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Photo of several people trying to saddle a wild horse while two men on horseback watch from the distance
A bucking bronco, circa 1900

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Cheyenne Frontier Days
A Local Legacy

A bull named Mr. T was one mean bull!

In the 1920s bull riding was added as an event to Frontier Days, a celebration of cowboy culture that was first held in 1897 in Cheyenne, Wyoming. Bulls had names like Bad to the Bone and Mr. T. More than 180 cowboys tried to ride Mr. T, but he threw them all off. The longest any of them was able to stay on was eight seconds!

In the period following the Civil War, cowboys came to Wyoming looking for adventure and opportunity. They were skilled and fearless horsemen who herded longhorn cattle up the trails from Mexico and Texas to provide beef to various military posts in the Wyoming territory. The town of Cheyenne, located along the Union Pacific Railroad in the heart of ranch land, was trying to attract business and people. So, in 1896, a group of cowboys decided to hold a contest.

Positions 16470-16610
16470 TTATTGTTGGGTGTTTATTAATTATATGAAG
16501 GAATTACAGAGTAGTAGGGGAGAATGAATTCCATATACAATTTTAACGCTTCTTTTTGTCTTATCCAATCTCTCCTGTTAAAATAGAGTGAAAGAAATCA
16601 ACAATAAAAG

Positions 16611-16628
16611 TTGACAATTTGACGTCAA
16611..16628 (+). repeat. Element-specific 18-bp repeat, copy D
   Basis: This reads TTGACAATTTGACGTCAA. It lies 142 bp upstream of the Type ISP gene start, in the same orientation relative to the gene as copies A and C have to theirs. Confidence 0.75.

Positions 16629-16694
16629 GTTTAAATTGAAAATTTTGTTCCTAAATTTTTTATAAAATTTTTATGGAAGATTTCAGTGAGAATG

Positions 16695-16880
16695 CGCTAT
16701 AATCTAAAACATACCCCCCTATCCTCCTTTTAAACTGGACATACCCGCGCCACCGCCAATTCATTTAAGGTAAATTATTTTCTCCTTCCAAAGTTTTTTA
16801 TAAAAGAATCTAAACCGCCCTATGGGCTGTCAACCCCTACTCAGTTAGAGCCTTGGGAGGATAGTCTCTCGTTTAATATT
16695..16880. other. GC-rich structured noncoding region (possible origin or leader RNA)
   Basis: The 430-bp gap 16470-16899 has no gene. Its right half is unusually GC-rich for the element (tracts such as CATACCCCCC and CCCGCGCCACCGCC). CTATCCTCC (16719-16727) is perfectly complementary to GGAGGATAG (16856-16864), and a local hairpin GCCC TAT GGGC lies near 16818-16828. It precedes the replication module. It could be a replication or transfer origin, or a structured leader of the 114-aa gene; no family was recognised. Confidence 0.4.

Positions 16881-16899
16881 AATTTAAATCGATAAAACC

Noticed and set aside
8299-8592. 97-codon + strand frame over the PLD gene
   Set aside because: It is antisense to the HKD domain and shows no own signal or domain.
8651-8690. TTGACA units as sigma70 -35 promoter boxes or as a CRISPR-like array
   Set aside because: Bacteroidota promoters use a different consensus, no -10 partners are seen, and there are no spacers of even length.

The following year, the first Frontier Days celebration took place. The cowboys roped steers and demonstrated rope tricks. They also challenged each other in the activity that is a true test of a cowboy's skill -- riding a bucking bronco (a wild horse that has a tendency to buck, or throw, its rider).

Cheyenne no longer has a problem attracting people. The Frontier Days celebration attracts more than 180,000 visitors!

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